BWW Review: Jason Alexander and Sherie Rene Scott as Would-Be Lovers in John Patrick Shanley's THE PORTUGUESE KID
If the spot-on hilarity of first scene of director/playwright John Patrick Shanley's The Portuguese Kid could be replicated for the play's remaining three-quarters, this review would be happily exclaiming that New York has got a solid, old-school sexy romantic comedy in town.
It helps, of course, that the first scene is played by three enormously skilled comic actors, Jason Alexander, Sherie Rene Scott and Mary Testa, and that while the play never strays far from familiar conventions, the premise is just quirky enough to give an extra jolt of energy to the proceedings.
Lights go up and savvy audience members can start sizing up the situation right away. Designer John Lee Beatty's set, which revolves to more colorful locales as the evening progresses, initial depicts the drab law office of Barry Dragonetti (Alexander) a nebbishy fellow of Sicilian/Croatian heritage (ethnic types figure heavily in this one) in a meeting with Scott's glamorously widowed Atalanta Lagana, a passionate Greek American. (Designer William Ivey Long provides her smashing ensembles.)
A pivotal moment in both their lives occurred when 10-year-old Atalanta saved Barry from being mugged by conking his 10-year-old assailant (armed with a can opener) over the head with her bottle of root beer.
She calls it the best moment of her life while he regards it as the worst of his.
"You stole my moment," he insists. "You castrated me!"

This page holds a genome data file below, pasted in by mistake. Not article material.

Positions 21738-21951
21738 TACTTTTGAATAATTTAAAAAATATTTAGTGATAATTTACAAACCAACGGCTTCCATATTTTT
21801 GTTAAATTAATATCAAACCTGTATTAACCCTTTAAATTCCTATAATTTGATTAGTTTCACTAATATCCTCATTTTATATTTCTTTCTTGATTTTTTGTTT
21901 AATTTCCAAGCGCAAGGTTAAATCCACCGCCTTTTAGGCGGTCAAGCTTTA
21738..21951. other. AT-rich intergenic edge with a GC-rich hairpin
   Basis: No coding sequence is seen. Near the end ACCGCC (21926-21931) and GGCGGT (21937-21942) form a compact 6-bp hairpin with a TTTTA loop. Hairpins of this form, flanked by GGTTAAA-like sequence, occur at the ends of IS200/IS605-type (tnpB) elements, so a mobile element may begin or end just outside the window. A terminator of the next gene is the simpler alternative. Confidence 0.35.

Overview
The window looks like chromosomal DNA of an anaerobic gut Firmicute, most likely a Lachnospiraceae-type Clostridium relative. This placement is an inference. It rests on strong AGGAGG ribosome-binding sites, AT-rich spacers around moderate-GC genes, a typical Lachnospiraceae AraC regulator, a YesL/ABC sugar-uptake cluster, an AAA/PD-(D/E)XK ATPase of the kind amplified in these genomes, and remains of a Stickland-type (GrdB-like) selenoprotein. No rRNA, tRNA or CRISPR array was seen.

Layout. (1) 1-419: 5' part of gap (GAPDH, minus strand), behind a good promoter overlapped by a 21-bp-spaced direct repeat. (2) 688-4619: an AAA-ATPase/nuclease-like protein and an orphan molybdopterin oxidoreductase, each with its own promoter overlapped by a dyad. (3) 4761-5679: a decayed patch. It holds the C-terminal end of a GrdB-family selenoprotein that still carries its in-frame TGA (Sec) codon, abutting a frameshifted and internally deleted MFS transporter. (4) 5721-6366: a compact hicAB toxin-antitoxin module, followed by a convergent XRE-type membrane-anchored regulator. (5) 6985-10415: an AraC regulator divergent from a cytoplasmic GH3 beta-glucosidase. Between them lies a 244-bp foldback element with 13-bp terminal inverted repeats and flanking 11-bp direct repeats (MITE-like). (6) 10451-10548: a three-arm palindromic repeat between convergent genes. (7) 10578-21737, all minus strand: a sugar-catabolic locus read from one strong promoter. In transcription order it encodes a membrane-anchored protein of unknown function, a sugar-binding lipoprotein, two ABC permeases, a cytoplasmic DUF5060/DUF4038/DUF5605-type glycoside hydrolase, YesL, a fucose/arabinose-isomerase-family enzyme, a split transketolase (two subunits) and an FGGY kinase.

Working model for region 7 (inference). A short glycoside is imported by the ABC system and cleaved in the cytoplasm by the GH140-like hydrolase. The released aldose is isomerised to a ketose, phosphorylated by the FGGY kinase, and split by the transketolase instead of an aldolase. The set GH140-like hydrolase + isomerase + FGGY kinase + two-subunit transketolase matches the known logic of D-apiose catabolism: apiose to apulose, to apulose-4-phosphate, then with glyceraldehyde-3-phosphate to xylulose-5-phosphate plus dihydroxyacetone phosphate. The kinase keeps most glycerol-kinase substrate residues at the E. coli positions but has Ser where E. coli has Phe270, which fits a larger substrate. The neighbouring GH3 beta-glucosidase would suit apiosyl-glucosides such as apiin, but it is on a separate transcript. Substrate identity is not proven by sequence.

The play's title refers to a convoluted gag that has Barry believing the kid, and anyone else who upsets him, is Portuguese.
Testa plays Barry's hard-nosed Croatian mom, who is also his secretary. Given the age difference between her and Alexander, she had him when she was four.
Outlasting a succession of wealthy husbands, the well-off Atalanta admits to always having been attracted to Barry and tells him that with every spouse it was his name she would yell out during sex. As they discuss the possibility of his helping to swing the late fellow's finances better in her favor, mom barges in every so often to voice her distain for their visitor and her disappointment in her son. ("Barry's no shyster! He's just a lousy lawyer!")
When the scene switches to Atalanta's bedroom, she is indeed screaming you-know-who's name, despite being underneath a well-chiseled twentysomething Italian boy toy named Freddie (Pico Alexander), who tries romancing her with spontaneous poetry.
"Your ass is my prison, my pillow, my palace," he waxes.
Meanwhile, Barry's equally young New Jersey Puerto Rican wife is the manipulative and bikini-clad Patty (Aimee Carrero). Both of the younger actors give fine, energetic performances that display comic chops, but the sagginess of the script becomes more apparent as the play slogs on, and the climactic dinner between the two couples (mom barges in unannounced, of course) ends with a site gag that has Jason Alexander sporting a fake erection to prove that Barry has wanted Atalanta all along.
"It's my boner!," Scott's Atalanta happily cheers. "It's always been my boner. It's always been me."
Insert "limp" comment here.